- Nobody's calling you or asking you along to the Royal College of Art.
- I don't know whether it might have been very wise, proper and dignified for the PM to have asked Latham along.
- Last week Alison asked me along to a public meeting.
- This can be as simple as inviting a boy to sit with you or as involved as straight-up asking him out on a date.
- She asks why he never called her after their first date, and then asks him out again.
- It's like asking someone out for a date - perseverance never hurts when it comes to getting what you want.
noun[in singular] Back to top
- The difference between the bid and the ask prices is referred to as the spread.
- Typically, if you are going to buy a stock, then you will pay a price near the posted ask.
- They stand ready to buy and sell Nasdaq stocks, and they are required to post their bid and ask prices.
- It's always a big ask, and cases against the powerful are difficult cases, but that's what courts are for, and it's the responsibility of those who are there to enforce the law to take on difficult cases.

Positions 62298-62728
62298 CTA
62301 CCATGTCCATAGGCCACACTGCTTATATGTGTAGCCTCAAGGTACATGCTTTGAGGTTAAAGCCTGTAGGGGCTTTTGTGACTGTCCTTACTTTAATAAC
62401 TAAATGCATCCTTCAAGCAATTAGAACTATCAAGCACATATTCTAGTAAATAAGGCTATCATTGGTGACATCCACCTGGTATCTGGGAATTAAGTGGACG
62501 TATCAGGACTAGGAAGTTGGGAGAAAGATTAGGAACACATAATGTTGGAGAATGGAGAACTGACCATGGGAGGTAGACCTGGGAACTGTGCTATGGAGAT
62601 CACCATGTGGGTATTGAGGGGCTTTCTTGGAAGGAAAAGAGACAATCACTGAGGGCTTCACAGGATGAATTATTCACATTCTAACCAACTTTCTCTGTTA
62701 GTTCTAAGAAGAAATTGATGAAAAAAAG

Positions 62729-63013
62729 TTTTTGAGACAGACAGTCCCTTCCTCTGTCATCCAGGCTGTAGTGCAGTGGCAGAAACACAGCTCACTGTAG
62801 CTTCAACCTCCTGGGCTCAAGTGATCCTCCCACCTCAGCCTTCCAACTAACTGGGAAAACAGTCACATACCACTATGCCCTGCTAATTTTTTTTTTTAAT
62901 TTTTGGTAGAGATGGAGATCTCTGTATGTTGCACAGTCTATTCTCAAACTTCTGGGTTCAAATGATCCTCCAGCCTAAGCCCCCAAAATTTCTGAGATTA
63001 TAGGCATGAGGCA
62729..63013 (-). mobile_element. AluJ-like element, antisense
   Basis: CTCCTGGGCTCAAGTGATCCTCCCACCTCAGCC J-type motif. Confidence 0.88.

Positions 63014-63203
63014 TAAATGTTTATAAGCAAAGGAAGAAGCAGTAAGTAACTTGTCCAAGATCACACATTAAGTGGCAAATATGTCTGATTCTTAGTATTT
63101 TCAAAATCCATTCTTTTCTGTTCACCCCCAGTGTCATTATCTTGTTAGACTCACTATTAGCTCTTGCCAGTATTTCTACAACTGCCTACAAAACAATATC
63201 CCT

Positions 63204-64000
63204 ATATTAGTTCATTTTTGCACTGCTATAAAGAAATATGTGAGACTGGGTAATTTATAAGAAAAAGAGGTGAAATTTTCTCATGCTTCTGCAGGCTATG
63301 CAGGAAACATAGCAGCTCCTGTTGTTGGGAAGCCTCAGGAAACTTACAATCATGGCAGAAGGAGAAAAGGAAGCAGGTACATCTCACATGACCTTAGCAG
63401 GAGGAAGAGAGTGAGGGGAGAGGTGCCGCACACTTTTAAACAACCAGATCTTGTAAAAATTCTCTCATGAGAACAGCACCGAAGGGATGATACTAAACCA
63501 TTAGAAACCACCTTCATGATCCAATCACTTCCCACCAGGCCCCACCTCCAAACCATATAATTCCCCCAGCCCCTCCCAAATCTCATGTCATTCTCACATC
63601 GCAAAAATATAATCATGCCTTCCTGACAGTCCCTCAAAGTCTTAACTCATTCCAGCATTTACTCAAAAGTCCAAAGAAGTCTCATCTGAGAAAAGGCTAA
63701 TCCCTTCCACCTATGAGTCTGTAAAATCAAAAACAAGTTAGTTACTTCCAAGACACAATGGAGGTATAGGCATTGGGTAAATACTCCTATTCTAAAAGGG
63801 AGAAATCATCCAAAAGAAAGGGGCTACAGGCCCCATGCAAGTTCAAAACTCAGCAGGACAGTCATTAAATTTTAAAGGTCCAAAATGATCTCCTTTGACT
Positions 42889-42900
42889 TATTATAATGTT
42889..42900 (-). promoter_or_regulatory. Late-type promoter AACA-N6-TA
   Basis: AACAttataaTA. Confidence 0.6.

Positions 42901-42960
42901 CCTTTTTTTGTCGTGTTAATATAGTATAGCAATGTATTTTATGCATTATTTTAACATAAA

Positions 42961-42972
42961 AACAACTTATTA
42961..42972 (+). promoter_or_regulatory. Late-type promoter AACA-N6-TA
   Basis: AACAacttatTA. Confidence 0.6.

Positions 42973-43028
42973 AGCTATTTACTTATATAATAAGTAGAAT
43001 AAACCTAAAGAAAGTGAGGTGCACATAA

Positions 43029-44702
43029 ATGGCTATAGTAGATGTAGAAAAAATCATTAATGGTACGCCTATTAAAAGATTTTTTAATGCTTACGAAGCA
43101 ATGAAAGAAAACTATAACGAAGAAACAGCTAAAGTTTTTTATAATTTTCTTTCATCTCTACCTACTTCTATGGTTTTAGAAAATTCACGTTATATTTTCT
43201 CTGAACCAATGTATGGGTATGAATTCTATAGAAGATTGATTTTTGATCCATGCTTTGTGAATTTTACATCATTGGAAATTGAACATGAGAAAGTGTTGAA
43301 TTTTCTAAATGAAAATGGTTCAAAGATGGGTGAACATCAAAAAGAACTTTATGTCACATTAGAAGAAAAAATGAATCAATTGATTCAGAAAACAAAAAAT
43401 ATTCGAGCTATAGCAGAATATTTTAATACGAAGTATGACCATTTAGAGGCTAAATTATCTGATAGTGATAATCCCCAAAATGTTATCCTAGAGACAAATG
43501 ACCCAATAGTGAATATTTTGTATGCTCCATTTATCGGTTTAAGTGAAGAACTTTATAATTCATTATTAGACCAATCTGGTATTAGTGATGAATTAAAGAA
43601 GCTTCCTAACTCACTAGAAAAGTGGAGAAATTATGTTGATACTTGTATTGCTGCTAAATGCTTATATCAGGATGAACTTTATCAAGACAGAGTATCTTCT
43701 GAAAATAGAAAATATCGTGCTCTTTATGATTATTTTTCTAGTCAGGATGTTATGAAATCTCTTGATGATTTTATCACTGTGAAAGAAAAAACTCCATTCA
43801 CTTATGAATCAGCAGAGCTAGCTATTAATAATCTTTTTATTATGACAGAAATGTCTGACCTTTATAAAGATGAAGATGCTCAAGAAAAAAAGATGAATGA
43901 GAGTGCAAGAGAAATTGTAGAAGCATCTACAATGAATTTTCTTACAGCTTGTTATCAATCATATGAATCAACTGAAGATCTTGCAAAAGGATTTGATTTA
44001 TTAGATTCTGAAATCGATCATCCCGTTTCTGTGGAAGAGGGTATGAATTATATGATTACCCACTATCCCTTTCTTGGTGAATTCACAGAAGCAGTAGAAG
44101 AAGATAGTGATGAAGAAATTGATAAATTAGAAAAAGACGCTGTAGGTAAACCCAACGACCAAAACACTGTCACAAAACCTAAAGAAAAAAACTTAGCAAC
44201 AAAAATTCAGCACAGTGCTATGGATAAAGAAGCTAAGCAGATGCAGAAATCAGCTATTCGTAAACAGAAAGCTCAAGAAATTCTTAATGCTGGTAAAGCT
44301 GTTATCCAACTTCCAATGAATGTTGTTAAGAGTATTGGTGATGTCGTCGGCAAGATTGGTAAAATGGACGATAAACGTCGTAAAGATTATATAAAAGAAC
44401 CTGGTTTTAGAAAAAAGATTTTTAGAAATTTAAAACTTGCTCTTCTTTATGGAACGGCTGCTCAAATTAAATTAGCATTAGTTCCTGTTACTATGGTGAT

- I have got another year of my degree to go, and I know playing professional rugby and doing my degree would be a big ask.
- I don't want to go into the game in a negative frame of mind but we have to be realistic and admit it will be a big ask to get two points off Leeds.
- 1ask me another
- 2be asking for trouble (or it)
- informal Behave in a way that is likely to result in difficulty for oneself: it would simply be asking for trouble for me to spend the night hereMore example sentences
- With only half an hour until curtain up at the Odeon, we quickly decide that choosing a dessert would simply be asking for trouble - though it proves to be yet another Promethean struggle to get the bill.
- Any more than that and you were asking for trouble.
- Of course, these kids were asking for trouble with their actions.
- 3don't ask me!
- 4for the asking
- Used to indicate that someone can easily have something if they want it: the job was his for the askingMore example sentences
- Upgrades are often available just for the asking.
- They are within our grasp, practically for the asking.
- Every type of vacation experience, every form of recreation, every convenience is available for the asking at Lake Tahoe.